HIV Complicates Cold Sores
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Cold sores create additional problems for people with HIV or AIDS. Cold sores are reactivations of the herpes simplex virus (HSV), which stays dormant in your body once you have been infected with it. Cold sores, which are lesions that appear on the outside of the lip, are signs that you are having a flare-up of the infection.

 

Many factors can cause a recurrence of cold sores due to HSV, including a fever, menstruation, stress, or even sun exposure. Because cold sores occur on the outside of the mouth, they aren’t part of the picture of gingivitis, although people with HIV or other immunocompromising conditions are at increased risk for gingivitis, as they are for other infections.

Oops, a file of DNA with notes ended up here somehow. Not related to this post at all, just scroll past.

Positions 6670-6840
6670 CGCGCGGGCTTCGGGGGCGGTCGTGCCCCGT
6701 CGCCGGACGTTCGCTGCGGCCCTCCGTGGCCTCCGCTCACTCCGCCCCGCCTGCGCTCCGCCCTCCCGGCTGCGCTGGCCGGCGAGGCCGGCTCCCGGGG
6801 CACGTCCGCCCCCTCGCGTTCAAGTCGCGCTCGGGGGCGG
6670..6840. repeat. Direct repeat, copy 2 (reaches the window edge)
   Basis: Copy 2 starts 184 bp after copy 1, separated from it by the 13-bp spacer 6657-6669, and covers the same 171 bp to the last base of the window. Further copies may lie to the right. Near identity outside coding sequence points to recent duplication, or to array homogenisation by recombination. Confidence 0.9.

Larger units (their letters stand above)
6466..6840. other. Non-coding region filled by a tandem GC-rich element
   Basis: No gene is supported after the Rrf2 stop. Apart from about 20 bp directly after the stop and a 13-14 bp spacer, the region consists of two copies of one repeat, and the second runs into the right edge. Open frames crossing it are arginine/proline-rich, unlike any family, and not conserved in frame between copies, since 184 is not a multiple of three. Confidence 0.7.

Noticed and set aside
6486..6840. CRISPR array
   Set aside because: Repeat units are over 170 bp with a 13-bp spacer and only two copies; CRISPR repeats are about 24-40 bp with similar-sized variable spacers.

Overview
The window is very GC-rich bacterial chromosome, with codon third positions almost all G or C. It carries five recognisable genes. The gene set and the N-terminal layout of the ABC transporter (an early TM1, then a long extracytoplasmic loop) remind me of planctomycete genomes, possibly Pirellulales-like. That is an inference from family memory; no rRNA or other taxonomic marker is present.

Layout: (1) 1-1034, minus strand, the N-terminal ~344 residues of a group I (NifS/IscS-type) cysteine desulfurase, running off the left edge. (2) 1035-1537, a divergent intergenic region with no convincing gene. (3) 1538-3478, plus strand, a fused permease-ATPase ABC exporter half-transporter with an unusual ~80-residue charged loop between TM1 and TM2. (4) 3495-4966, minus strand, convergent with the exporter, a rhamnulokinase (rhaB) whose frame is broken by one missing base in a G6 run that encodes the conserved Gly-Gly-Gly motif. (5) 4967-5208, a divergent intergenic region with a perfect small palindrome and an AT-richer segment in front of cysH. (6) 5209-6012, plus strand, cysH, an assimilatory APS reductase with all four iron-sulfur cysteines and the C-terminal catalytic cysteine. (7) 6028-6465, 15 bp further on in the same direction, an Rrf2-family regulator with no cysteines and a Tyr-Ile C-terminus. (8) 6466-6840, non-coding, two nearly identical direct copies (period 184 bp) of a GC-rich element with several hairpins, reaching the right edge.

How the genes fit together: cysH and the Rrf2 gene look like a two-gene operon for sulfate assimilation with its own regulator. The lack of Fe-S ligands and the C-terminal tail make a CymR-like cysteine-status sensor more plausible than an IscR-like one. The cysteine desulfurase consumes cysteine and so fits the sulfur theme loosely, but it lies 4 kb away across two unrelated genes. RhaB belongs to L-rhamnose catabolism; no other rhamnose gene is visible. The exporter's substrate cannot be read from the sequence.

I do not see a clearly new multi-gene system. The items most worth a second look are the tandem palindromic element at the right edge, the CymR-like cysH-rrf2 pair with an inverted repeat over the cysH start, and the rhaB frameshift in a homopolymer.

By contrast, canker sores are ulcers that occur on the inside of the mouth, and they are not associated with HSV. Cold sores usually resolve in seven to 10 days in otherwise healthy people. But people with HIV or other chronic illnesses who have cold sores may benefit from a topical treatment such as lidocaine or benzyl alcohol to help relieve symptoms. If you are prone to cold sores due to HSV flares, your doctor might consider prescribing an antiviral medication.

 

If your cold sore is extremely painful, you can take acetaminophen, ibuprofen or aspirin to get some relief, or you can apply warm or cold compresses to the sore spot. Avoid picking or squeezing the sore.

 

An important note: Do not give children aspirin for cold sores—it may cause Reye’s syndrome, a rare but potentially fatal disorder.